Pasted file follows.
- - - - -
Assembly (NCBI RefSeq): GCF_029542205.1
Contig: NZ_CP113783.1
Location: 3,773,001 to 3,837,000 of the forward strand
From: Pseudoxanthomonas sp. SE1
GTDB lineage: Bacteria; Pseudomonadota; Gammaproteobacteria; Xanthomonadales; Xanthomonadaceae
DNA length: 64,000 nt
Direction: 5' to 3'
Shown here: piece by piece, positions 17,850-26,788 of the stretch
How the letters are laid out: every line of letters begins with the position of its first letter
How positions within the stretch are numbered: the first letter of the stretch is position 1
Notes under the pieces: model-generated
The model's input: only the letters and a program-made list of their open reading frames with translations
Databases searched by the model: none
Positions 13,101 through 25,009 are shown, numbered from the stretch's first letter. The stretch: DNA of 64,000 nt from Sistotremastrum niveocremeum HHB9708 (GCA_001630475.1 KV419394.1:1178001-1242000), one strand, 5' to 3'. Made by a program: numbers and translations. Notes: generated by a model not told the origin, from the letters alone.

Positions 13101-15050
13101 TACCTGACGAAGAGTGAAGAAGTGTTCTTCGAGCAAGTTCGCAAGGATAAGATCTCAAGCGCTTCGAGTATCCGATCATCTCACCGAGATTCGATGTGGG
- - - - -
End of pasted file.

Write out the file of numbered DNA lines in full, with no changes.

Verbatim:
Assembly (NCBI RefSeq): GCF_029542205.1
Contig: NZ_CP113783.1
Location: 3,773,001 to 3,837,000 of the forward strand
From: Pseudoxanthomonas sp. SE1
GTDB lineage: Bacteria; Pseudomonadota; Gammaproteobacteria; Xanthomonadales; Xanthomonadaceae
DNA length: 64,000 nt
Direction: 5' to 3'
Shown here: piece by piece, positions 17,850-26,788 of the stretch
How the letters are laid out: every line of letters begins with the position of its first letter
How positions within the stretch are numbered: the first letter of the stretch is position 1
Notes under the pieces: model-generated
The model's input: only the letters and a program-made list of their open reading frames with translations
Databases searched by the model: none
Positions 13,101 through 25,009 are shown, numbered from the stretch's first letter. The stretch: DNA of 64,000 nt from Sistotremastrum niveocremeum HHB9708 (GCA_001630475.1 KV419394.1:1178001-1242000), one strand, 5' to 3'. Made by a program: numbers and translations. Notes: generated by a model not told the origin, from the letters alone.

Positions 13101-15050
13101 TACCTGACGAAGAGTGAAGAAGTGTTCTTCGAGCAAGTTCGCAAGGATAAGATCTCAAGCGCTTCGAGTATCCGATCATCTCACCGAGATTCGATGTGGG